India has surpassed China this year for the leading spot on A.T. Kearney’s 2017 Global Retail Development Index (GRDI), ranked as the most attractive for retail investment among the top 30 developing countries. To arrive at the rankings, A.T. Kearney equally weighted four factors on a 100-point scale: market attractiveness; country risk; market saturation; and time pressure (how fast retail is growing).
India’s scores were strong but unremarkable across all factors, except in time pressure, where it rated fairly high (88.5 out of 100), placing it in the lead. China excelled in market attractiveness, with a max score of 100, and time pressure (92.5), but its low market saturation score of 24.4 (lower score indicates greater saturation), set it slightly behind India.
Malaysia (GRDI of 60.9, versus 70.4 for China and 71.7 for India) registered relatively strong numbers in market attractiveness (77.1) and country risk (87.1), helping push it to #3 in the ranks, while Turkey (GRDI of 59.8), with solid grades overall, came in 4th. United Arab Emirates (GRDI of 59.4) scored a perfect 100 points on country risk and 92.3 on market attractiveness, but a highly saturated market (0.9 out of 100), put it in 5th place.
The countries with perfect scores (100) in each category included: China for market attractiveness, United Arab Emirates for country risk, Tanzania for market saturation and Vietnam for time pressure.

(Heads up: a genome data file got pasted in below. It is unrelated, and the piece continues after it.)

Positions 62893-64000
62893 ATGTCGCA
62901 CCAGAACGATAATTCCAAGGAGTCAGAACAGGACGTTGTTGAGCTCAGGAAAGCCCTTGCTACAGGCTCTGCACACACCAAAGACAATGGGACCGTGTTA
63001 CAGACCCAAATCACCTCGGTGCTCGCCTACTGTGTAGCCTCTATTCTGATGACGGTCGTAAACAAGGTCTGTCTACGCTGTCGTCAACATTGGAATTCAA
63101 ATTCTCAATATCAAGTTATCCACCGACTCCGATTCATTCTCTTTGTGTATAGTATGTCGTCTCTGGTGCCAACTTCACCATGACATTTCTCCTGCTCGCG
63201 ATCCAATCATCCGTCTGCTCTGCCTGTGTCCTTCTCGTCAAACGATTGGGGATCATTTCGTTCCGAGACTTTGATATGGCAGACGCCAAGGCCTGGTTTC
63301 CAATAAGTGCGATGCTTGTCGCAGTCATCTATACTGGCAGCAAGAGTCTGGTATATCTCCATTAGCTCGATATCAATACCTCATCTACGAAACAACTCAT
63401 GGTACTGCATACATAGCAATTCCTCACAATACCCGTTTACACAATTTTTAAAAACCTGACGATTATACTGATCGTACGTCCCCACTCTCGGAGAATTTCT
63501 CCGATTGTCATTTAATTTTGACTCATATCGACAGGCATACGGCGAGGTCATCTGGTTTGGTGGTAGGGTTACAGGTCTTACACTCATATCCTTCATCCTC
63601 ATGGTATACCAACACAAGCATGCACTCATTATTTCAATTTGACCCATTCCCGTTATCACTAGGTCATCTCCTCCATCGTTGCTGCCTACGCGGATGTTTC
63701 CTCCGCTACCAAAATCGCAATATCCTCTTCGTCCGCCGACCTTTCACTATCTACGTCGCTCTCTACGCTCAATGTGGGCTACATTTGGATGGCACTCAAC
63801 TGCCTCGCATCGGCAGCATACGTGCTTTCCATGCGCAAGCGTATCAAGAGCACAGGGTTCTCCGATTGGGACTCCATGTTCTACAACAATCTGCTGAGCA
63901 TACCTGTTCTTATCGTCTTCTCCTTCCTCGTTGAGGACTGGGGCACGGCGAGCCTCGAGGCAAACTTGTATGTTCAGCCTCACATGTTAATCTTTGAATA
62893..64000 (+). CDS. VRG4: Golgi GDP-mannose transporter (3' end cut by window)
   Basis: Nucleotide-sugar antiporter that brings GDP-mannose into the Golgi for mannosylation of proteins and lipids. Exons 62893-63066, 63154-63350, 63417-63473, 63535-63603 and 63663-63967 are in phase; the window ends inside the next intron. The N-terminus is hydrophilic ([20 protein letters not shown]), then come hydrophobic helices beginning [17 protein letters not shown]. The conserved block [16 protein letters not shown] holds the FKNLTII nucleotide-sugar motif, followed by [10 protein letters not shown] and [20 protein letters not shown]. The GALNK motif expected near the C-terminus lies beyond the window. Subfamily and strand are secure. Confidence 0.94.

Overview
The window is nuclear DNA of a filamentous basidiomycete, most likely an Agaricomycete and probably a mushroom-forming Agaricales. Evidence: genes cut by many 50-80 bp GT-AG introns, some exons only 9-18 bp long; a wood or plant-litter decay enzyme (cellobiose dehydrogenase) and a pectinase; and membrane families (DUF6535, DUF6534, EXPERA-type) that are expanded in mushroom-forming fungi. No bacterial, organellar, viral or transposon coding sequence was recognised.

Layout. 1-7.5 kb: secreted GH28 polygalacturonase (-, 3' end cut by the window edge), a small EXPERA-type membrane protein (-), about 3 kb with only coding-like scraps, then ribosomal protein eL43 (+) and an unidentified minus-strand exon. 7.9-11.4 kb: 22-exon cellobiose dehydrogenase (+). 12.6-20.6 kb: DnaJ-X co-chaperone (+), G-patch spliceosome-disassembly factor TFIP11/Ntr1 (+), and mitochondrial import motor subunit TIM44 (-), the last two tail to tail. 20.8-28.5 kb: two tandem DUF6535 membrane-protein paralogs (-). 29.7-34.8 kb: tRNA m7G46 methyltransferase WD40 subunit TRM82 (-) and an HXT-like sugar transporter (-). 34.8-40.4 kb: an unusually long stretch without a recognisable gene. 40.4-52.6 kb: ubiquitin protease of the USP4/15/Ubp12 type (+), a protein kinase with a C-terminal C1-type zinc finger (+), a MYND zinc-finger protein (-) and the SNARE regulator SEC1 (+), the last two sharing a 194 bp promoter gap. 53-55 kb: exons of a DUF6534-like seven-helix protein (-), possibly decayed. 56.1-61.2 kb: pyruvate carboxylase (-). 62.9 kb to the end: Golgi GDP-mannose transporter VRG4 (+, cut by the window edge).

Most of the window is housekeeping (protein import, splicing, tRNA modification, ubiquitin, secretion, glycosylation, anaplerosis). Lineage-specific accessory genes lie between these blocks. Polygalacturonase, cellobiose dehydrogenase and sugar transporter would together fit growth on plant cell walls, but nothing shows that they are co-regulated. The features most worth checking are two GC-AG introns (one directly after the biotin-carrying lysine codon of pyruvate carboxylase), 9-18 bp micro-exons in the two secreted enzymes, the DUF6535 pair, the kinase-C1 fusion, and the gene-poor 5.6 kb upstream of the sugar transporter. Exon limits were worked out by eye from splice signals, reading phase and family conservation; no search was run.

Half of the countries in the top 10 are in the Asia-Pacific region, including India, China, Malaysia, Vietnam and Indonesia. China and India in particular have retail sales over the last year which greatly exceed that of other developing nations. With strong populations of approximately 1.3 billion each, total retail sales in the trillions, relatively low economic and political risk, combined with high market potential, these two nations are poised for enormous growth.
About the Data: A.T. Kearney describes its methodology in part as follows:
“The annual A.T. Kearney Global Retail Development Index ranks 30 developing countries on a scale of zero to 100–the higher the ranking, the more urgency to enter a country. Countries are selected from 200 nations based on three criteria: 1) Country risk: greater than 35 in the Euromoney’s country risk score, 2) Population size: Five million people or more, and 3) Wealth: GDP per capita of more than $3,000.”
Subscribe now to receive more charts and articles like this in your inbox. A fast read in a clean, mobile-friendly design.